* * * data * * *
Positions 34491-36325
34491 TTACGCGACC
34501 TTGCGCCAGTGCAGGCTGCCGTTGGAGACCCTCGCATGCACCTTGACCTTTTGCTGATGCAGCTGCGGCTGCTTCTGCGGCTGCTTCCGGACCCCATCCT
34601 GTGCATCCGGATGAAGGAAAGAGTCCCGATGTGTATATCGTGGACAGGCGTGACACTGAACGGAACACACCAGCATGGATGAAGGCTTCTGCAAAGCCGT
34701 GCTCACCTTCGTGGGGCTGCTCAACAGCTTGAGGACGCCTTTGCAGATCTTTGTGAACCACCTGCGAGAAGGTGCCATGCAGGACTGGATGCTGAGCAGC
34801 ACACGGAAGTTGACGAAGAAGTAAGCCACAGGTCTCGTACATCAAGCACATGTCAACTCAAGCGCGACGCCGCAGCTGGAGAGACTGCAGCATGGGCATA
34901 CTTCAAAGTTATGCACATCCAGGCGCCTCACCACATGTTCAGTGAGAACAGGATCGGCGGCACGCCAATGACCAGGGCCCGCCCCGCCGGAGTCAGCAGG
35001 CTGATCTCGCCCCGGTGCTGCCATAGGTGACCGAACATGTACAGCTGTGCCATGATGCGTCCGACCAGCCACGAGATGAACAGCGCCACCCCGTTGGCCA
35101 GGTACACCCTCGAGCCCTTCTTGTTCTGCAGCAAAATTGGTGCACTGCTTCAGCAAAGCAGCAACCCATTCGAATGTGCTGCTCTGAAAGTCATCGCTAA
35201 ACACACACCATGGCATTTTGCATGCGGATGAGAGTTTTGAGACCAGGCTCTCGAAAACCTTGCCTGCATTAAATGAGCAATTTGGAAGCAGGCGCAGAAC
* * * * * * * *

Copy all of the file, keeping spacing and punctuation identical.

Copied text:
Positions 34491-36325
34491 TTACGCGACC
34501 TTGCGCCAGTGCAGGCTGCCGTTGGAGACCCTCGCATGCACCTTGACCTTTTGCTGATGCAGCTGCGGCTGCTTCTGCGGCTGCTTCCGGACCCCATCCT
34601 GTGCATCCGGATGAAGGAAAGAGTCCCGATGTGTATATCGTGGACAGGCGTGACACTGAACGGAACACACCAGCATGGATGAAGGCTTCTGCAAAGCCGT
34701 GCTCACCTTCGTGGGGCTGCTCAACAGCTTGAGGACGCCTTTGCAGATCTTTGTGAACCACCTGCGAGAAGGTGCCATGCAGGACTGGATGCTGAGCAGC
34801 ACACGGAAGTTGACGAAGAAGTAAGCCACAGGTCTCGTACATCAAGCACATGTCAACTCAAGCGCGACGCCGCAGCTGGAGAGACTGCAGCATGGGCATA
34901 CTTCAAAGTTATGCACATCCAGGCGCCTCACCACATGTTCAGTGAGAACAGGATCGGCGGCACGCCAATGACCAGGGCCCGCCCCGCCGGAGTCAGCAGG
35001 CTGATCTCGCCCCGGTGCTGCCATAGGTGACCGAACATGTACAGCTGTGCCATGATGCGTCCGACCAGCCACGAGATGAACAGCGCCACCCCGTTGGCCA
35101 GGTACACCCTCGAGCCCTTCTTGTTCTGCAGCAAAATTGGTGCACTGCTTCAGCAAAGCAGCAACCCATTCGAATGTGCTGCTCTGAAAGTCATCGCTAA
35201 ACACACACCATGGCATTTTGCATGCGGATGAGAGTTTTGAGACCAGGCTCTCGAAAACCTTGCCTGCATTAAATGAGCAATTTGGAAGCAGGCGCAGAAC